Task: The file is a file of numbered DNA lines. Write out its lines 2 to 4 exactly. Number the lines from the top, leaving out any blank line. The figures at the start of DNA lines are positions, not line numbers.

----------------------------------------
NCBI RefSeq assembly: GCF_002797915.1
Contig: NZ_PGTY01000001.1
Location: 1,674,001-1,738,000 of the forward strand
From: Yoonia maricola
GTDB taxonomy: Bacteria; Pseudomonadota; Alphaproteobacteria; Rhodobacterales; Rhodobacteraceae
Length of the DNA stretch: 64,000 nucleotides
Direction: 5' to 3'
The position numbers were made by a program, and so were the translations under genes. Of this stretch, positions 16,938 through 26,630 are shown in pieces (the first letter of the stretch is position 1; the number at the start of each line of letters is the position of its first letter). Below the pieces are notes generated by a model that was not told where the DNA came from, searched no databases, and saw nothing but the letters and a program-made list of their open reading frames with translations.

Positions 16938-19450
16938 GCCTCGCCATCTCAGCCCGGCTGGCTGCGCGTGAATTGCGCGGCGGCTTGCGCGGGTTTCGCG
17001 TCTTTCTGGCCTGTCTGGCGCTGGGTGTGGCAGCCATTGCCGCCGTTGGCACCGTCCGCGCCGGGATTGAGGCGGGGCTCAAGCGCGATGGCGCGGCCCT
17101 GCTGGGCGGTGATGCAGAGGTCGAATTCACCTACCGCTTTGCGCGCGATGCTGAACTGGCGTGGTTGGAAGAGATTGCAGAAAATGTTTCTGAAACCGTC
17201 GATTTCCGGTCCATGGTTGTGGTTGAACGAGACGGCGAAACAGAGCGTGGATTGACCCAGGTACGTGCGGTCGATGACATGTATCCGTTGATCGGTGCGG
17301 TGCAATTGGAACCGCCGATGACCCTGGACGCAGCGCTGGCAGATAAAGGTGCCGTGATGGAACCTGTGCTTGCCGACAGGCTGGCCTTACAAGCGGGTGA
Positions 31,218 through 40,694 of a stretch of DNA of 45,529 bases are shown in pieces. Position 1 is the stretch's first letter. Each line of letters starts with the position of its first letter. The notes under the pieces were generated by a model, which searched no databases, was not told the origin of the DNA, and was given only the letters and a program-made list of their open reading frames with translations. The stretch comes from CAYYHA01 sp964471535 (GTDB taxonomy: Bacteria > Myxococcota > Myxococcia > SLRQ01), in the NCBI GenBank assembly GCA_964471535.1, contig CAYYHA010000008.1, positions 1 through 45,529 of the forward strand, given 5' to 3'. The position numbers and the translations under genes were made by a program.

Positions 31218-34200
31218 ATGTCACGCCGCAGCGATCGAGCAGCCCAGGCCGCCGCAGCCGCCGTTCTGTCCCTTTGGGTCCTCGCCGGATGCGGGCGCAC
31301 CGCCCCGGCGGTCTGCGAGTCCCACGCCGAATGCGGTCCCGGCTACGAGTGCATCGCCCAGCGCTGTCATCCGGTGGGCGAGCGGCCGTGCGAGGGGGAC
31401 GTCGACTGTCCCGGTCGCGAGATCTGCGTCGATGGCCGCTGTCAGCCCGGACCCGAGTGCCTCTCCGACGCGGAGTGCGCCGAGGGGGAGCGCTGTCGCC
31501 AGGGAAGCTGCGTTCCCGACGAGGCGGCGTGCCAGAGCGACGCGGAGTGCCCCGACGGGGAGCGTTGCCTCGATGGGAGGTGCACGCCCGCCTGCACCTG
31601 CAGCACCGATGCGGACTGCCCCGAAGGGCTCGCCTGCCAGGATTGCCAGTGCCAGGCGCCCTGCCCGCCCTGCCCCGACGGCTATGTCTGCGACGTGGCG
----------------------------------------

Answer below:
Contig: NZ_PGTY01000001.1
Location: 1,674,001-1,738,000 of the forward strand
From: Yoonia maricola